If there was ever any doubt that another new rating rule could create thrilling superyacht racing, Day One of the Loro Piana Caribbean Superyacht Regatta & Rendezvous 2015 not only proved the concept, but kicked it squarely at the goal. After a squally night in the enchanting Virgin Gorda yacht charter location in the British Virgin Islands, the day dawned with perfect conditions – sun, a steady breeze and blue skies. The scene was set – and the racing didn’t disappoint, with an amazing photo finish on the water for both Classes.
‘It was a perfect day of yachting,’ said a beaming Peter Wilson, racing on the Vitters ketch Marie in Class B. ‘The wind direction was steady, as was the wind speed – perfect conditions for Marie and the fleet.’
This year’s regatta – organised by the Boat International Media and the Yacht Club Costa Smeralda – has two innovations. First, it is the first outing for the Offshore Racing Congress’ new ORCsy superyacht rating rule, and second it is the first time the Loro Piana regatta has run a true pursuit race format. The yachts start in a prescribed order according to how long their rating says they will take to finish the course, and whoever crosses the line first is the winner – there are no corrections or handicaps applied after the racing.
The race committee chose to send the fleet of sailing superyachts clockwise around Virgin Gorda and the Dog Islands, with the more performance orientated Class A yachts sailing a 32 mile course and the cruising yachts of Class B sailing a 26 mile course. With 13 to 16 knots of breeze from the east, the fleet fought hard on the first beat past Necker Island and out to the eastern point of Virgin Gorda. Some chose to head inshore, and some tacked out, but the early pace-setter was the Nautor’s Swan yacht Freya who reached the corner first and was quick to hoist her spinnaker. She was followed by regatta veteran charter yacht P2, with the 46 metre sailing yacht Ganesha in hot pursuit.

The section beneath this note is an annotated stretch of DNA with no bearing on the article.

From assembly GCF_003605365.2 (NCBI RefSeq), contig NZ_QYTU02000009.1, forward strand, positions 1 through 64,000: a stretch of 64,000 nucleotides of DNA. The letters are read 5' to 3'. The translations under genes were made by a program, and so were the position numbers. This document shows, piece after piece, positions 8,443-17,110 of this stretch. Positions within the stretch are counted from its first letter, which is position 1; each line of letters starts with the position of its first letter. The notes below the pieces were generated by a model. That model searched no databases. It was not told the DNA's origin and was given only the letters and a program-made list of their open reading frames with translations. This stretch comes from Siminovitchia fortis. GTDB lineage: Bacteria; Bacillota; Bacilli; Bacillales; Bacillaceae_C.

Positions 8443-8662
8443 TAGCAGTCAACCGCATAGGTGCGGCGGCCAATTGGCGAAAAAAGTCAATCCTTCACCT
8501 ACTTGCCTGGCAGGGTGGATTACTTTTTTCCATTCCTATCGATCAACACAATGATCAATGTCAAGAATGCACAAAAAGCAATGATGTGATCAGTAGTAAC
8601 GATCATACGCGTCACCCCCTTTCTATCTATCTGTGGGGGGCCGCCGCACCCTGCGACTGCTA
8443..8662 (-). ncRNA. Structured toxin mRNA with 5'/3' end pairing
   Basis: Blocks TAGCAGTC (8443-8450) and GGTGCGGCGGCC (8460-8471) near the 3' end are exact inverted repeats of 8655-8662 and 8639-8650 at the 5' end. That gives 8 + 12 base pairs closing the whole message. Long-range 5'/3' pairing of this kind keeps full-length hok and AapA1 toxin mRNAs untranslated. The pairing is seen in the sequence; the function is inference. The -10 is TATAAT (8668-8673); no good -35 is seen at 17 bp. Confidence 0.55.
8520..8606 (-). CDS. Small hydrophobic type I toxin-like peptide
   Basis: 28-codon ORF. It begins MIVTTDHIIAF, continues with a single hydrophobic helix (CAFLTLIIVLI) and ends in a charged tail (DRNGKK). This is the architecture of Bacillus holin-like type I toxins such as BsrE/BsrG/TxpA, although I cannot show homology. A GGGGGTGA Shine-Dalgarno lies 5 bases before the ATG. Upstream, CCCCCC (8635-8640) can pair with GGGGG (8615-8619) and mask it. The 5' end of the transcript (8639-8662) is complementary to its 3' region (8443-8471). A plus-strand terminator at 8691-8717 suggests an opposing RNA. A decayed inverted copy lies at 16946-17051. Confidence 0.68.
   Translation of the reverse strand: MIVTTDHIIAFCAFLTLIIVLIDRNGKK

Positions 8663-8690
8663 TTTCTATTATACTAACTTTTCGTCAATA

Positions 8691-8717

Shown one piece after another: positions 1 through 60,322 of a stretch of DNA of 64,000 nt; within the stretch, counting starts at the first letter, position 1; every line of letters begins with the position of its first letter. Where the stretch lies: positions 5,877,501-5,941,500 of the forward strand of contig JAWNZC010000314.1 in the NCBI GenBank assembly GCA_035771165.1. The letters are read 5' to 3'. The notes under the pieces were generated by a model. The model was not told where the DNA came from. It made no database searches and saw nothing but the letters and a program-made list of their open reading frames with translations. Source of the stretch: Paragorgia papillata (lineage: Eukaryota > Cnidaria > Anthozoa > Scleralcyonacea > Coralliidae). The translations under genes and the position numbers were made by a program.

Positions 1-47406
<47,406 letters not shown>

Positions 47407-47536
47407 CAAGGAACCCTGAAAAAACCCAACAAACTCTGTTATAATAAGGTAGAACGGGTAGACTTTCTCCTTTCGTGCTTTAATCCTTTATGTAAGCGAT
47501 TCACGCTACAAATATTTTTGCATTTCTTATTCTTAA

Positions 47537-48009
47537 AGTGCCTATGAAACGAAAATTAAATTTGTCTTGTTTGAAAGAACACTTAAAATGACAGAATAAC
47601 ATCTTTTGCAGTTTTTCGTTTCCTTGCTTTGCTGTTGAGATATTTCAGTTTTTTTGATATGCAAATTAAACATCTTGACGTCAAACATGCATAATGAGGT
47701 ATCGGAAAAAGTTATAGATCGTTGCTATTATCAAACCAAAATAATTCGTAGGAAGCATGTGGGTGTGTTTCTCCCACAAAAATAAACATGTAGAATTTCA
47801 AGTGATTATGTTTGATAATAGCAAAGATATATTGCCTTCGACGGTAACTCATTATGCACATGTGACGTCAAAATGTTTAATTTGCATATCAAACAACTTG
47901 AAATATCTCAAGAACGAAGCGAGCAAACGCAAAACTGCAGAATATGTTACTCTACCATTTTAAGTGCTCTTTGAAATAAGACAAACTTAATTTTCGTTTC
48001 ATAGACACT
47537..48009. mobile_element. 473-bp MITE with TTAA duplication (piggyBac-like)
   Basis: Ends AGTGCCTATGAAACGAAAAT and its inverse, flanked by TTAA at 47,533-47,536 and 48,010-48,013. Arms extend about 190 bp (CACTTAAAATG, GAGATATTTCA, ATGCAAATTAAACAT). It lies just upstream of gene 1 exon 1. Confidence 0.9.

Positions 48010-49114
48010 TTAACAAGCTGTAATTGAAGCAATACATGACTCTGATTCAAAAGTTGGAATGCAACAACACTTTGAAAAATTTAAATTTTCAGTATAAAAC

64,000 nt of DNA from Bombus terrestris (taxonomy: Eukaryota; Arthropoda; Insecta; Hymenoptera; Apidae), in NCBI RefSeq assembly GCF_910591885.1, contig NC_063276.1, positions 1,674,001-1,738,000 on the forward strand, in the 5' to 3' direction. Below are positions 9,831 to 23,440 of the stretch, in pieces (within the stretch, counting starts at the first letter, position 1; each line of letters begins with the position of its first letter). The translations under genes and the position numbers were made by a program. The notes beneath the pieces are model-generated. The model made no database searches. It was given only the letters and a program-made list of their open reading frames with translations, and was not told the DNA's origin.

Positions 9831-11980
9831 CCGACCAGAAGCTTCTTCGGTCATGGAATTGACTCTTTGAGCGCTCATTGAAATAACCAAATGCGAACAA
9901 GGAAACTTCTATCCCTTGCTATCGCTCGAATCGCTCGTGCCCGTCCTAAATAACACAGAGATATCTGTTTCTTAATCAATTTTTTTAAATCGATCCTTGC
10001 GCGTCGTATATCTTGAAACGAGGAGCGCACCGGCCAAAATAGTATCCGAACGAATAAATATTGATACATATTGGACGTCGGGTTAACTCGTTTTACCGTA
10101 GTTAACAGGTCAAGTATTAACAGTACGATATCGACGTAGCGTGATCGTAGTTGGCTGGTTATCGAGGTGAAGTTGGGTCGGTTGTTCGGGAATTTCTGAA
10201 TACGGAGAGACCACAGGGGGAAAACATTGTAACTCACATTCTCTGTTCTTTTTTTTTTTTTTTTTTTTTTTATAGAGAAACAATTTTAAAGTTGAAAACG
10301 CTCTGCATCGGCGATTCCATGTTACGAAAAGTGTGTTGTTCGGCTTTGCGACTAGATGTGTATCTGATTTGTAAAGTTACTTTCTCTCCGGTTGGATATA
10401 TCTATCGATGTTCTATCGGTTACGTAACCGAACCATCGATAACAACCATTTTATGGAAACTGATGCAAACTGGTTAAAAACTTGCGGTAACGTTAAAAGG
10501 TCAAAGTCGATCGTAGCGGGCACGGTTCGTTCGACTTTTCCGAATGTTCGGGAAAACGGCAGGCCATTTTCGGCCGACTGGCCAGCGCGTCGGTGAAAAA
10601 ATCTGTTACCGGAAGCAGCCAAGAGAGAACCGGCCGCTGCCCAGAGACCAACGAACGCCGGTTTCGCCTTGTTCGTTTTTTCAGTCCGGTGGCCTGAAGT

As the kites popped open and the fleet headed towards Ginger Island at the bottom of Virgin Gorda, Freya and the Southern Wind superyacht Cape Arrow had stretched their legs and pulled out an impressive lead in Class A, while the giants Marie and Wisp in Class B hauled in the smaller yacht Drumfire and Bolero yacht. But as Class A rounded Ginger Island and dropped kites, both the 38 metre P2 and the 33 metre super yacht Inoui had reeled in Cape Arrow and Freya, leading to a tense battle up to the Dog Islands. Marie and luxury yacht Wisp – sailing the shorter Class B course – meanwhile began to pick their way through as the fleet compressed nearing the final beat.
For the last couple of miles, there was all to play for, but the big story was developing as P2 and Inoui caught Cape Arrow. ‘In the end it was incredibly exciting,’ says Chris Main, tactician on Inoui. ‘We were looking ahead and halfway through the race we thought we were never going to catch P2, Cape Arrow and Freya. But then a couple of things went our way. The bigger boats came through the fleet and were playing cat and mouse with the smaller yachts which gave us a chance to get past. We and P2 also gave Cape Arrow a bit of a pasting, but while we were battling with P2, Freya got a bit of a jump on us!’ Cape Arrow got caught in the crossfire and suffered in some dirty air, but P2 and Inoui fought through.